- Research briefs produced on trends analysis of SAPS’ assault and torture discipline cases; five-year trends analysis of trio crimes; and SAPS’ discipline management related to misconduct cases of lost or stolen state firearms
- The South African Police Service Amendment Bill was published in the Gazette for public comments.
It was reported that if the Department of Police where to achieve the envisaged impact over the MTEF period to build safer communities, adequate responses to various factors contributing to the performance of policy need to be implemented. The key national outcome is to realign the Department of Police’s policy orientation and strategic research focus to contribute towards the priority of halving violent crimes within five years, linked to the outcome of improved safety and security for citizens. In addition, there is a need to enhance the role of oversight in contributing to resolution of burning issues in the country, and to focus on tangible ways to strengthen the SAPS’ service delivery and enable the SAPS to become more effective. This includes determining how the CSPS will implement, promote, and align its national and provincial operations in this regard, and ensuring that the entity aligns with other national frameworks. Institutional reform for the CSPS must be fully implemented, as proposed by the 2016 White Paper on Policing.
Performance indicators outlined in the APP
The APP of the CSPS outlined 27 targets for the 2021/22 financial year across its four programmes including Programme no. 1 (Administration) with six annual targets, Programme no. 2 (Inter-sectoral Coordination and Strategic Partnerships) with six annual targets, Programme no. 3 (Legislation and Policy Development) with four annual targets, and Programme no. 4 (Civilian Oversight, Monitoring, and Evaluation) with ten annual targets. The CSPS outlined the performance indicators for its institutional programmes as follows:
- For Programme no. 1 (Administration), it was reported that the purpose of the programme was to provide strategic leadership, management, and support services to the Department of Police. This programme consists out of three sub-programmes including Departmental Management, Corporate Services, and Financial Administration. The outcome involves ensuring a transformed and accountable police service through the achievement of the following outputs: reports and minutes of meetings upheld, monthly reports on vacancies, quarterly progress reports, creditors’ age analysis reports, and expenditure reports.
- For Programme no. 2 (Inter-sectoral Coordination and Strategic Partnerships), it was reported that the purpose of the programme was to manage and encourage national dialogue on community safety and crime prevention. This programme consists out of two sub-programmes including Intergovernmental, Civil Society, and Public-Private Partnerships, and Community Outreach. The outcomes involve ensuring improved collaboration, coordination and integration on safety, crime, and violence prevention with the three spheres of government and ensuring improved community participation in the fight against crime. This is sought to be achieved through signed MOUs, workshop reports, campaign reports, the assessment reports from community policing forums, and public participation program reports.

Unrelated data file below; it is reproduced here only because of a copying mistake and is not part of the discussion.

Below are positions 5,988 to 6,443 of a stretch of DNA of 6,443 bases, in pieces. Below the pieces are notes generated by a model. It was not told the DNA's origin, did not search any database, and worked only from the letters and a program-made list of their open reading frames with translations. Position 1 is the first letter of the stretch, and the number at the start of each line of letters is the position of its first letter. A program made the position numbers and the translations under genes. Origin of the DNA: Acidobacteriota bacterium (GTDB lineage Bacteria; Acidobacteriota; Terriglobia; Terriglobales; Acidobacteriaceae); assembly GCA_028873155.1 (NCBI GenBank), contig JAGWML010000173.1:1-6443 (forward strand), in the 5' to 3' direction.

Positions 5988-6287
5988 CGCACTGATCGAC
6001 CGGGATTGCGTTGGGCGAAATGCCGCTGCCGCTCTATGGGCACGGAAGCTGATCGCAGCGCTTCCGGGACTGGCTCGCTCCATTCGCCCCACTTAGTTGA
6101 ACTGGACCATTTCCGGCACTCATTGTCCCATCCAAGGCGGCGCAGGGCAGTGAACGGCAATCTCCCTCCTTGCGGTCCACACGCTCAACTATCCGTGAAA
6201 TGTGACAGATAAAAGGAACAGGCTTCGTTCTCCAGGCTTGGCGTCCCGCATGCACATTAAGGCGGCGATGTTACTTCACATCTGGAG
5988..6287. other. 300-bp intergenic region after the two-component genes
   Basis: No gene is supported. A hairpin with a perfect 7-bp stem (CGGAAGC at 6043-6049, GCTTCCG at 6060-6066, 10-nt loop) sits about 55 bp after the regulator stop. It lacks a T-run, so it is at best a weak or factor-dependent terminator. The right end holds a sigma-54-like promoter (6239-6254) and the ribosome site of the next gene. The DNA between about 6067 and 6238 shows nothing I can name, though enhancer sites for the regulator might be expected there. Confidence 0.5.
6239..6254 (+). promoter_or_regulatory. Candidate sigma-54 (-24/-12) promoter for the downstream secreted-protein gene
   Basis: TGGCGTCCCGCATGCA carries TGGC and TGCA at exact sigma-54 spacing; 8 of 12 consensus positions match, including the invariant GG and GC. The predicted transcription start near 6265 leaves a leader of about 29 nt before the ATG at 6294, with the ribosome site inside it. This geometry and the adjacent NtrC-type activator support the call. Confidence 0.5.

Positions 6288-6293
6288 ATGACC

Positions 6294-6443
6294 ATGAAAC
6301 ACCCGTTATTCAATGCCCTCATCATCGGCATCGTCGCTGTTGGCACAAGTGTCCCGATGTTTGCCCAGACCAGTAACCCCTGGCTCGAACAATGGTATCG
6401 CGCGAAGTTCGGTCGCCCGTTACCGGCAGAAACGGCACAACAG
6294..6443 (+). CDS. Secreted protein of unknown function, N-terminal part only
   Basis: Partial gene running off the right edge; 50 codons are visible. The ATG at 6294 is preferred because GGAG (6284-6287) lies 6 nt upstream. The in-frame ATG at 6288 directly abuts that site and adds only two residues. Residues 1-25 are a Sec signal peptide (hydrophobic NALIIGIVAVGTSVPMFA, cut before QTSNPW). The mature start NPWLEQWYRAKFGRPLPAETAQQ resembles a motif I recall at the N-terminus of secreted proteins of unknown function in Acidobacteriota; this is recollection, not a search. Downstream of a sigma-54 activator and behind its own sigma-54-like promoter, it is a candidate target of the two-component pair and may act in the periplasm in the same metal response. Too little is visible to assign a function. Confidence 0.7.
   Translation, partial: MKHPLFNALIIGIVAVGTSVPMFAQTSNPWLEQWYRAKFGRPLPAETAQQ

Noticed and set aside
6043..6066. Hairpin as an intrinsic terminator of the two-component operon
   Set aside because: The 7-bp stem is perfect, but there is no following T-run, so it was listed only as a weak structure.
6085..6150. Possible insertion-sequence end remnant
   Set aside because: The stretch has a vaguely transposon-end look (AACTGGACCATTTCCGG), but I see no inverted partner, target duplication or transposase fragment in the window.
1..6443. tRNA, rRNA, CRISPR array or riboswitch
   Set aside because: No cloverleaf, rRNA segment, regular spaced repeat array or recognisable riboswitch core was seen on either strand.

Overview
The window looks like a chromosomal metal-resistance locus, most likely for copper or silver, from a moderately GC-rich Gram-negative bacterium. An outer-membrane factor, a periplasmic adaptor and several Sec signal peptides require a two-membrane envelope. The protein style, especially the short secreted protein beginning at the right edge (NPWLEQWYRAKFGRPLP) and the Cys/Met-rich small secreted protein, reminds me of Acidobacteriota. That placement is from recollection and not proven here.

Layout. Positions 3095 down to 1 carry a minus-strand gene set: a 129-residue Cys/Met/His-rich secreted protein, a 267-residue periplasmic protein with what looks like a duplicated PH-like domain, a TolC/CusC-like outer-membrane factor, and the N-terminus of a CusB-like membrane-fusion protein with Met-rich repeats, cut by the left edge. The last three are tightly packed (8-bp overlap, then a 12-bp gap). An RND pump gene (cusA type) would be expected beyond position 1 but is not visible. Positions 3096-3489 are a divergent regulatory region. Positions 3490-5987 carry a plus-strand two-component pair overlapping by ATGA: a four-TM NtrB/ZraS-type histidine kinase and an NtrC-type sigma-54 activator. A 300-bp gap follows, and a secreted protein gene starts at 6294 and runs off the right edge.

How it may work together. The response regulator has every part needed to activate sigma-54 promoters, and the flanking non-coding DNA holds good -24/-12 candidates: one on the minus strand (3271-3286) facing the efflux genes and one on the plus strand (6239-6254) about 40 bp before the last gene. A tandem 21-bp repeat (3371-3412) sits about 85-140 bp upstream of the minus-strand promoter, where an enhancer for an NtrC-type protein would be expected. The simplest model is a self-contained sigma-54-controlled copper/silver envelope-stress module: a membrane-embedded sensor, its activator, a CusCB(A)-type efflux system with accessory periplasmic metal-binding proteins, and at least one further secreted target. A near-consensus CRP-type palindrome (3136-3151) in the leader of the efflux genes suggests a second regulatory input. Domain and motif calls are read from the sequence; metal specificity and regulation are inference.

- For Programme no. 3 (Legislation and Policy Development), it was reported that the purpose of the programme was to develop policy and legislation for the police sector and conduct research on policing and crime. This programme consists out of two sub-programmes including Policy Development and Research, and Legislation Development. The outcomes involve ensuring a transformed and accountable police service and ensuring improved community participation in the fight against crime. This is sought to be achieved through approved policies on policing and safety, published newsletters in the SaferSpaces Gazette, and the proposal of reforms to legislation to strengthen the SAPS.
- For Programme no. 4 (Civilian Oversight, Monitoring, and Evaluation), it was reported that the purpose of the programme was to oversee, monitor and report on the performance of the SAPS. This programme consists out of two sub-programmes including Police Performance, Conduct, and Compliance Monitoring, and Policy and Programme Evaluations. The outcome involves ensuring a transformed and accountable police service through the achievement of the following outputs: approved oversight reports, approved budget of the SAPS and programme performance assessment reports and complaint management, approved evaluation reports on legislation and policies.
Responses to the Committee’s specific questions
Section 16 of the Civilian Secretariat for Police Services Act 2 of 2011 (CSPS Act), gives provision for the establishment of Provincial Secretariats to support and align their mandate with the mandate of the CSPS. The Provincial Secretariats are established by the MECs for Community Safety in the various provinces and fall within the provincial departments of Community Safety to which they are accountable. To support the operations of the CSPS at a provincial level, the Provincial Secretariats must align their plans and operations with that of the CSPS and integrate their strategies and systems at the provincial sphere of government. Departments that have not yet established Provincial Secretariats have a Chief Directorate, with a dedicated budget, which performs the operations aligned to the mandate of the CSPS. In supporting the mandate of the CSPS, Provincial Secretariats must carry out police station oversight visits to monitor police performance, monitor police conduct and investigate complaints against the police, conduct research on policing and safety issues, conduct crime prevention initiatives, and facilitate strengthening of community police relations.